What Fills You Up? Don't Let Hunger Sabotage Your Diet

06/04/2015 01:48 pm ET | Updated Jun 04, 2016


Hunger sabotages diets. Many dieters know what to do, but they can't stick to their diets because they feel too hungry. If you eat too much of anything, you'll feel full. But which foods can fill you up without overeating? If you can answer that question, you can master your cravings.

I'll briefly discuss some views and studies, then give some practical steps that can reduce your hunger today.

Let's look at a typical pair of contradictory statements:
"Low glycemic index foods (good carbs) are slowly digested and more filling . . .[1]"
"Fat doesn't make you fat. Sugar does. That's what the carbs do when you eat them. They turn into sugar. The fat fills you up, so you just aren't as hungry.[2]"

What is the truth? Thankfully, many high-quality, recent studies have been done in answer to this question. These studies examined how filling different foods were in controlled situations.

Yoshimi Niwano led a team that reviewed all studies to date on whether low-glycemic index diets reduced hunger. Although only a few, well-done studies were available, they had the same conclusions: The glycemic index of a food changes neither appetite nor the hormones related to hunger.[3]

Fat is also not an effective hunger blocker. In an experiment, a group was given breakfasts with or without added fat, then allowed to eat as much lunch as they wished. Those on the high-fat breakfast ate an average of 715 calories for lunch. Those on the lower-fat breakfast stopped after an average of 480 calories.[4] Other studies have shown the type of fat does not change the outcome. In general, fats are not filling regardless of whether they are saturated fats (like meat and coconut), monounsaturated fats (like olive oil and almonds) or polyunsaturated fats (like sunflower oil and walnuts).[5] Fats are an important part of the diet, but they can easily be overeaten.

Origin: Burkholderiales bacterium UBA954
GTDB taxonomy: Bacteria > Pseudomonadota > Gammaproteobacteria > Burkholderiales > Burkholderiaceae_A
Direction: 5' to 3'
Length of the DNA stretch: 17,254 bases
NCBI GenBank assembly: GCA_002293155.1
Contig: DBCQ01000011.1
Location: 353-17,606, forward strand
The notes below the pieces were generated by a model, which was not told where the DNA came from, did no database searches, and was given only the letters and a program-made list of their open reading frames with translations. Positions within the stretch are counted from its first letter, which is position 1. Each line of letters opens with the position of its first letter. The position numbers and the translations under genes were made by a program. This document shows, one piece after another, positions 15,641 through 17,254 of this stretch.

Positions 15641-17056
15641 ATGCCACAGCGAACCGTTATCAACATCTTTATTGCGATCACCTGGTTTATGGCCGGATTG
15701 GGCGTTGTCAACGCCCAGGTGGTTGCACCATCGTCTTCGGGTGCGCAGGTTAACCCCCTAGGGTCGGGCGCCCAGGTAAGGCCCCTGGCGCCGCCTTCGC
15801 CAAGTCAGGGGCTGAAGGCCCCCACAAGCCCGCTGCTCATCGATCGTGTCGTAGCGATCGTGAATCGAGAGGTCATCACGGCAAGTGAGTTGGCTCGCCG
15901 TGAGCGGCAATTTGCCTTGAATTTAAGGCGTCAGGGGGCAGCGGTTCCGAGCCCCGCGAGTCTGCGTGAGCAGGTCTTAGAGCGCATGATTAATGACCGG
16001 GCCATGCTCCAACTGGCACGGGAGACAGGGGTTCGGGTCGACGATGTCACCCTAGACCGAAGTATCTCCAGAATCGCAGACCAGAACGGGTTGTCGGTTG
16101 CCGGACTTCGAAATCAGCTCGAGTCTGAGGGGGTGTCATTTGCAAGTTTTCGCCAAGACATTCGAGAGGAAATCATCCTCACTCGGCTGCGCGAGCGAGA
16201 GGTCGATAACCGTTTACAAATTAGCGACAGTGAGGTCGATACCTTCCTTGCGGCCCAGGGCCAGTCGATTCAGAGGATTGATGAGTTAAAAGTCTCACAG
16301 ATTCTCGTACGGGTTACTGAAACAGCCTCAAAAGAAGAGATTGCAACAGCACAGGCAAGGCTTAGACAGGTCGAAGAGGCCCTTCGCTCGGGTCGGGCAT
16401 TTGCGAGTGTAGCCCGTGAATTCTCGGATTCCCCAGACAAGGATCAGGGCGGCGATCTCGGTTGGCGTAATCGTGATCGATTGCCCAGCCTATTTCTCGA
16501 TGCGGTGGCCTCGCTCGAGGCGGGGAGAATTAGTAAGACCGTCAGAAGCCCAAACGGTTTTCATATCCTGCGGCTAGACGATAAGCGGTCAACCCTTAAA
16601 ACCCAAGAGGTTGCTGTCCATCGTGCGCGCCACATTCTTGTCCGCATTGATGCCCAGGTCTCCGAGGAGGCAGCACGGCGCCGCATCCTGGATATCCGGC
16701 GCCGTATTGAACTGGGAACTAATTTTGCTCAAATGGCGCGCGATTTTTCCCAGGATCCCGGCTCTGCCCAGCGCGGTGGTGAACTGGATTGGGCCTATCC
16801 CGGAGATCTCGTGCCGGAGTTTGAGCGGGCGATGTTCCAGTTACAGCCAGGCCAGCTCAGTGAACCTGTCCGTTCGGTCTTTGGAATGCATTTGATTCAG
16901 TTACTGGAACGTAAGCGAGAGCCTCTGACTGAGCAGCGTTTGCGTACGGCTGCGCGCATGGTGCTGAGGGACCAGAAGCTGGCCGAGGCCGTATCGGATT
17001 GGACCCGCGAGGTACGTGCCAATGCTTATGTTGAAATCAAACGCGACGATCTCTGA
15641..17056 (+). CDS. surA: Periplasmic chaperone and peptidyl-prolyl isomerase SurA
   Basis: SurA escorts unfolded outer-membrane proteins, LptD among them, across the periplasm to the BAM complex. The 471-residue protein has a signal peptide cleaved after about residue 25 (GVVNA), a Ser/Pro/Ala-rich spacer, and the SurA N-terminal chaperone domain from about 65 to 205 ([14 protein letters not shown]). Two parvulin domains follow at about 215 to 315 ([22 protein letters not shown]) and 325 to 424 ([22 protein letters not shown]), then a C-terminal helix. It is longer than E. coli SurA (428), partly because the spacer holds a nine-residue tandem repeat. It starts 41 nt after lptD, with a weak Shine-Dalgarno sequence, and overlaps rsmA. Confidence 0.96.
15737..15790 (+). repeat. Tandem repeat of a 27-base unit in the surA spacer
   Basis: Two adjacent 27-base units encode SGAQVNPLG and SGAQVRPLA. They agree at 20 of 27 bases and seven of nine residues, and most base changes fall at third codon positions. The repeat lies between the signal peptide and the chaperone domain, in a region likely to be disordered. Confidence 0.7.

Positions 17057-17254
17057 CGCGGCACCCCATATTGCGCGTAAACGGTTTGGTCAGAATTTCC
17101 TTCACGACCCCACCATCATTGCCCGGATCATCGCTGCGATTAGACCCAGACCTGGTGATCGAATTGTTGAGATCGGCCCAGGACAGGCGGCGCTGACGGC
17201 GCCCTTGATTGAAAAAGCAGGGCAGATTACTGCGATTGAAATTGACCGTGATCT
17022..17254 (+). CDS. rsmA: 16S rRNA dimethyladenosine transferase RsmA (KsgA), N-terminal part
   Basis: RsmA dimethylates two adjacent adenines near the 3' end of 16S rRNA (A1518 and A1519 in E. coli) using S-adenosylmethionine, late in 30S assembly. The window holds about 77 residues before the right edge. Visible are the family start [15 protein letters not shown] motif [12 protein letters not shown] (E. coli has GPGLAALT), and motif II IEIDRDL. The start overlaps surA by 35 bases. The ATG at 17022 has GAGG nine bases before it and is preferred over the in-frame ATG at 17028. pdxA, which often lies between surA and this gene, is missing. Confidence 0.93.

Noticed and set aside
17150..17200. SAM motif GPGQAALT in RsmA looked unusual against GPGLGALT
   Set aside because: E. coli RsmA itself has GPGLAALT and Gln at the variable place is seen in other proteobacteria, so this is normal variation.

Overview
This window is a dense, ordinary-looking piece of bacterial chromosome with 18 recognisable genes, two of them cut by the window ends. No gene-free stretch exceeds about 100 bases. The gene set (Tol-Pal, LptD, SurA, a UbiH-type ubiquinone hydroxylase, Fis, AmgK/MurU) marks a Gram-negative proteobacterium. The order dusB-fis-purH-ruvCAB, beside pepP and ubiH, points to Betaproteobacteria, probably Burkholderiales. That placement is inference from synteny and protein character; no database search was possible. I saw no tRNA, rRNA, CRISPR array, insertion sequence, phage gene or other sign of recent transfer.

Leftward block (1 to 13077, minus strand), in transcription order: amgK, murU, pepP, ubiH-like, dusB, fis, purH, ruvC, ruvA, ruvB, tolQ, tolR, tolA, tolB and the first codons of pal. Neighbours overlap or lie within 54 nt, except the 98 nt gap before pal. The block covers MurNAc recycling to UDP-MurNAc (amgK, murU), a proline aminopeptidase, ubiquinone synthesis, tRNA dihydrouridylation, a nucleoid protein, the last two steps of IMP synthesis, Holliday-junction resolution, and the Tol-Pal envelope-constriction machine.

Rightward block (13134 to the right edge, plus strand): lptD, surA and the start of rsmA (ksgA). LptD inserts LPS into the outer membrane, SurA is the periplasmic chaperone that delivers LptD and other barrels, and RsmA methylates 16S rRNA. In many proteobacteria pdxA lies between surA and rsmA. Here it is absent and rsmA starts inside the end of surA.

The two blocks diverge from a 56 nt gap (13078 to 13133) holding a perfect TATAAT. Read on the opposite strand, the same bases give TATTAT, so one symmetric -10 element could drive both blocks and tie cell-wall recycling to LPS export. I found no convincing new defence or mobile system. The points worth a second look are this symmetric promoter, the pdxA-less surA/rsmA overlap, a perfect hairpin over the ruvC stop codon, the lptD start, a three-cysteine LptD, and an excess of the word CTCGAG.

Studies have shown the most filling foods are those high in carbs and protein.[6] In fact, multiple studies have shown the single, most filling food per calorie is the potato.[7,8]

In one of the better studies, a group of scientists looked at a group of young people. Most participants were lean, but a few were heavy. They were given the same amount of calories of 38 different foods, questionnaires about their hunger and tests for their insulin and blood sugar levels. This study was different from many others because regular foods were used rather than unusual beverages or puddings. Foods used included cereals, potatoes, fish, meats, popcorn, nuts, bread, fruit and pastries. Nuts were not more filling than pastries. Popcorn was not more filling than bread. The one food that really stood out was potatoes.

Other studies have shown that -- no surprise -- potato chips[9] or French fries[10] are not as filling as baked or boiled potatoes.

Potatoes that are boiled and refrigerated may be the most powerful, hunger-fighting food known since they have the highest amount of appetite-lowering compounds, called resistant fibers.[11]